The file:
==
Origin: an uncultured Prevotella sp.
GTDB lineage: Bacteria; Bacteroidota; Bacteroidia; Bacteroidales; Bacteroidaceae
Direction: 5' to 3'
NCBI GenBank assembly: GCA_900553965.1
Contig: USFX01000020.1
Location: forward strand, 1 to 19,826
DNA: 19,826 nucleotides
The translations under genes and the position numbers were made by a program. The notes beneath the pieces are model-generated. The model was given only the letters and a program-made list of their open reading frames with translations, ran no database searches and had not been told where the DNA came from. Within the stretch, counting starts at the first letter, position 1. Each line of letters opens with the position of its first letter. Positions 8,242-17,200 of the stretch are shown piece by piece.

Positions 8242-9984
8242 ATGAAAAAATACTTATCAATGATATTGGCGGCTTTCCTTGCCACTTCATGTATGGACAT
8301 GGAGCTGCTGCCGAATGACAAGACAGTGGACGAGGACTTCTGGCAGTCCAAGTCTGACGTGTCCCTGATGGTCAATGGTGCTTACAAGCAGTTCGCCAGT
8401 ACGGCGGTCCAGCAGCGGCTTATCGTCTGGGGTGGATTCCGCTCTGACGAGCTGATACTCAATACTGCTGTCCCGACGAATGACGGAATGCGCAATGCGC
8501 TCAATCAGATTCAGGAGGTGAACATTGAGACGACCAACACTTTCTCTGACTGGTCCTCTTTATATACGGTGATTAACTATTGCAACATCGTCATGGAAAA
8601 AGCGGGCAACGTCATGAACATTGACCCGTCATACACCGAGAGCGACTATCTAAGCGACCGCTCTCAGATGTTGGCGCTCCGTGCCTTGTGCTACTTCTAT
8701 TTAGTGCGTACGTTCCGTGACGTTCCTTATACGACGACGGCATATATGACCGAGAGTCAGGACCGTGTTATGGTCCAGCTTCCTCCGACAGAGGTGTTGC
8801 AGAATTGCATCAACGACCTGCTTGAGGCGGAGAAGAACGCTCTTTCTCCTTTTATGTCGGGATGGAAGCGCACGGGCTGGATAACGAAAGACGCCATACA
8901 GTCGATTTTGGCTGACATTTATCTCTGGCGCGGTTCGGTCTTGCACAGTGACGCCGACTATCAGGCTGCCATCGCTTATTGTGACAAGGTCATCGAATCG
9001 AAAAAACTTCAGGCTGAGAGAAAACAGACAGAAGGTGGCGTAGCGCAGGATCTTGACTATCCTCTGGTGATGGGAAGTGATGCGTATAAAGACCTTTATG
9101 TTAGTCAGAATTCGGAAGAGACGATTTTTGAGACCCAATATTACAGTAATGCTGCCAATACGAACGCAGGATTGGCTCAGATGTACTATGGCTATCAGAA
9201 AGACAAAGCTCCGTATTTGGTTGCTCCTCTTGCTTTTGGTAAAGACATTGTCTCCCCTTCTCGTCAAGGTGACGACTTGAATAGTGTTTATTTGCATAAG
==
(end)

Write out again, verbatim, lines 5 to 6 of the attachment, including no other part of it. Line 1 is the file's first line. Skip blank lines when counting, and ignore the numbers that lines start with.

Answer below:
Contig: USFX01000020.1
Location: forward strand, 1 to 19,826